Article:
SLIPPERY ROCK – Slippery Rock University students got up close and personal with journalist Soledad O'Brien, who has covered world news including Hurricane Katrina and the Thailand tsunami.
Before her lecture last week at the Robert M. Smith Student Center, she met with several student groups and members of the media to share career advice, her experience in the news business, and her take on the state of journalism.
"I think local news is incredibly important," said O'Brien, who has her own show, "Matter of Fact," is chief executive officer of Starfish Media Group, and has worked for outlets including CNN and NBC.
National news companies get a lot of story ideas from local media outlets, which means that budget cuts and layoffs for the smaller organizations are "terrifying."
"You start with the local reporters because they're the experts," she said.
O'Brien, whose career started at one of those smaller organizations, said that one of the most challenging parts of her job is traveling.
Her home base is New York, and she has four children with husband Brad. While it's sometimes hard to be on the road, they make it work, because she knows that she has to get out there and meet people in order to share their stories.
"I like to go to communities...You kind of end up learning a lot about each other," she said of one-on-one interviews.
O'Brien said that she enjoys visiting colleges and universities and talking to students, especially the ones studying communications.
"I find them very gutsy," she said.
Journalists have to get used to asking tough questions because they're the voice of the people, O'Brien said.
One student asked O'Brien which assignment shaped her career. When she covered Hurricane Katrina in 2005, the death toll numbers were off, and she realized that the authorities reporting those figures were personally trying to cope with the devastation.
That disaster also taught her about social justice and reporting as a service. Her team was challenging people, and it was the first time she felt like her job could really help others.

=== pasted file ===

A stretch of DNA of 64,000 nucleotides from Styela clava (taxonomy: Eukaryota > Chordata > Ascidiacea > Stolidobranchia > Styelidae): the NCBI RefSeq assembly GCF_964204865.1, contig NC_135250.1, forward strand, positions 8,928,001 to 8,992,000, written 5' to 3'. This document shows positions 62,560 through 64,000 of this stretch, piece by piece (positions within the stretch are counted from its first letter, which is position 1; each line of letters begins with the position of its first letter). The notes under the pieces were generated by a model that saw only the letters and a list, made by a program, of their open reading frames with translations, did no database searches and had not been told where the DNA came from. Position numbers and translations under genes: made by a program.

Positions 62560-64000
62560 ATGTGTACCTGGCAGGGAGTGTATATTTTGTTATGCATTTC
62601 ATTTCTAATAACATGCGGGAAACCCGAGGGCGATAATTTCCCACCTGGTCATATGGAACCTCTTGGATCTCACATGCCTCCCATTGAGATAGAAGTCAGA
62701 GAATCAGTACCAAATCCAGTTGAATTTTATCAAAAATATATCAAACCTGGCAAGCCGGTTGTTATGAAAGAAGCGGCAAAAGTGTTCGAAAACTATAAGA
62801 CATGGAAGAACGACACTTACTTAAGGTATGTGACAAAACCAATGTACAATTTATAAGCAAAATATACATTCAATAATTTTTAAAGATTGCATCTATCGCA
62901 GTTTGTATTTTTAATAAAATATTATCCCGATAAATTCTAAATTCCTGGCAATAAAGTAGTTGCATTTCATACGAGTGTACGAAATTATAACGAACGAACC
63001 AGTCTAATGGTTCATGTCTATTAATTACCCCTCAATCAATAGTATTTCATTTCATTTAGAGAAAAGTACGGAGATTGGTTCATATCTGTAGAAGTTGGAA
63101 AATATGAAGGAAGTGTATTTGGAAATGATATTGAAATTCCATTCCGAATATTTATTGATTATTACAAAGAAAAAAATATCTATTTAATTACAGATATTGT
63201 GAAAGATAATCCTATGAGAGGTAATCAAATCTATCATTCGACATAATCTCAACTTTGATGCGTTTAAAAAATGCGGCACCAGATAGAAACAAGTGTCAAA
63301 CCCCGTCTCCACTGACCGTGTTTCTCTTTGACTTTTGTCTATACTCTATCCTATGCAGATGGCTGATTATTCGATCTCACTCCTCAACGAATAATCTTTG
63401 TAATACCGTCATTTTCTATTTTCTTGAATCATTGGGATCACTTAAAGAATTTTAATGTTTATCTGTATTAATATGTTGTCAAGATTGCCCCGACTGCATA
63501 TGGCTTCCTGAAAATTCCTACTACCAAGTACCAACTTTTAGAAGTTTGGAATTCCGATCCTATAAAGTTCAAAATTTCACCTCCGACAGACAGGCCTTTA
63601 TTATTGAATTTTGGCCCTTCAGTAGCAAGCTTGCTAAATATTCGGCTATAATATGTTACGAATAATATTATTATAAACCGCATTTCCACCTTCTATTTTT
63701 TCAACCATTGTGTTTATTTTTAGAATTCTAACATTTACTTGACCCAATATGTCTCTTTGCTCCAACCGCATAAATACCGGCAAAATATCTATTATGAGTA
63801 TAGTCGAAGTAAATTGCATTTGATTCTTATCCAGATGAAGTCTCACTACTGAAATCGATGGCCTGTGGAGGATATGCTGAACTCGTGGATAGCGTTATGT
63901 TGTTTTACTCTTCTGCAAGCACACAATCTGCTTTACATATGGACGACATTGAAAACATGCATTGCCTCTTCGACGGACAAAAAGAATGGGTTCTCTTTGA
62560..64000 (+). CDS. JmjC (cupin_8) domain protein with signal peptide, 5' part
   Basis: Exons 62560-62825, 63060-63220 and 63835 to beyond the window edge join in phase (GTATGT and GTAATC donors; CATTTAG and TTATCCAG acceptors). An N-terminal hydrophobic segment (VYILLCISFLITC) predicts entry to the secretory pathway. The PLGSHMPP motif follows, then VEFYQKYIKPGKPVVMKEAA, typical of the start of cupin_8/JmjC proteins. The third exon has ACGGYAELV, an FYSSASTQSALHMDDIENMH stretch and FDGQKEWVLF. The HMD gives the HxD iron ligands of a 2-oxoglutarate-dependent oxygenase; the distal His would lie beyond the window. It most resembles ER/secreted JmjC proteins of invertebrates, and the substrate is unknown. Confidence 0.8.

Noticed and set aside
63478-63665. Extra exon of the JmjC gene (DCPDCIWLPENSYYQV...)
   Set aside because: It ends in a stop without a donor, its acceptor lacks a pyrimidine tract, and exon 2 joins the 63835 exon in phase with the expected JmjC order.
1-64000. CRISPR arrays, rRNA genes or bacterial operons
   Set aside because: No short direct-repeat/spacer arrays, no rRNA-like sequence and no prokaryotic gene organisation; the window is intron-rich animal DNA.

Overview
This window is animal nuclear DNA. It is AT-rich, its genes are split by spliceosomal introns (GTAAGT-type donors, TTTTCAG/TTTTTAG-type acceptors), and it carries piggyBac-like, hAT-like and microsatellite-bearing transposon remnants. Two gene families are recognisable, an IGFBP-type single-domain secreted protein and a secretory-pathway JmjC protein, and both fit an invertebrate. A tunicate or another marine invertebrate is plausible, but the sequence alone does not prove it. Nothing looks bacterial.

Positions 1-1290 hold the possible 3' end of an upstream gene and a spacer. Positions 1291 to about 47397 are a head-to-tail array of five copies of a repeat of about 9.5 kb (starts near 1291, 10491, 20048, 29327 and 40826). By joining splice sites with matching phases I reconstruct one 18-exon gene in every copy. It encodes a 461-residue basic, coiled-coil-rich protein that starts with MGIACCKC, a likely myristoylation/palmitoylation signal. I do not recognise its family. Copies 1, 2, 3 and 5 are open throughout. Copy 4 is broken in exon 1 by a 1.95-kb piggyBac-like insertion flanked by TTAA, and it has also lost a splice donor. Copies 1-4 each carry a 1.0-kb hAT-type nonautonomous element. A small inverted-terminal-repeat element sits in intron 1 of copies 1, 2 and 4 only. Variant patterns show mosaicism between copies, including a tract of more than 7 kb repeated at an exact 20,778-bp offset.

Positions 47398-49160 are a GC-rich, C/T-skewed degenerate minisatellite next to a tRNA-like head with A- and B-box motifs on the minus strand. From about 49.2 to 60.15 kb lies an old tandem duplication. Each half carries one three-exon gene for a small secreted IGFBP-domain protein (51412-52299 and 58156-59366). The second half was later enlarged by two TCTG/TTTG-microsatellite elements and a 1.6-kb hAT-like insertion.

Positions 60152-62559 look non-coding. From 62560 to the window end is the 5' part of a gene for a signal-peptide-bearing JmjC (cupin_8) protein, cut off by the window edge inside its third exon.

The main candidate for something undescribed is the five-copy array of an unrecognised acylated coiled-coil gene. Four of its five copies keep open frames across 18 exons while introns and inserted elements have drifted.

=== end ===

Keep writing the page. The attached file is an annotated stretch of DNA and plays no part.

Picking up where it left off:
"I just remember walking through the airport and we got a standing ovation," she said.
Another student asked about CNN – O'Brien and the network parted ways in 2013. O'Brien said she loves CNN, but called it "a bit of mess."
They bring in lots of "talking heads" with opposing views, and it ends with people just yelling at each other, essentially elevating "non-experts" who debate topics like climate change.
"I don't want to hear from my congressman about that," she said, adding that her show walks viewers through the issues.
When asked about which story personally impacted her, O'Brien talked about the tsunami that devastated Thailand in 2004, killing thousands of people.
She remembers seeing the bodies of children who had drowned being laid out in temples, something that she tried to describe to her husband over the phone.
Their four children were all under the age of four at that time, so it was very hard to process.
She encountered one man who had been trying to make his way to safety with his three-year-old son. A wave came, and as the man shifted his grip to get a better hold of his son – who was covered in sunscreen – the child slipped away.
"And he kept saying to me, 'but he has water wings,'" O'Brien recalled of the man's desperation. "I don't think they ever found the boy."
O'Brien has seen tragedy in her own backyard. She was living in New York City when the town was hit by the Sept. 11, 2001, terroristic attacks.
She was going to the dry cleaners when it happened, and she was soon surrounded by people asking for help and looking for loved ones.
"It was just so emotional," she said.
The last question focused on current events like the presidential election. O'Brien said she's interested to see how it plays out.
She's learned that Bernie Sanders supporters are aggressive online, and she wonders why Elizabeth Warren is being left out of the conversation.
Coverage should focus on policies that could help people instead of throwing out zingers and criticisms about the candidates' appearances; it shouldn't be covered like a horse race, she said.
Haley Potter, a senior majoring in broadcast journalism who is part of WSRU-TV, said that meeting with O'Brien was a great opportunity for students.
She was very open to conversation, and down-to-earth, said Potter, who plans to work for Erie News Now after graduation.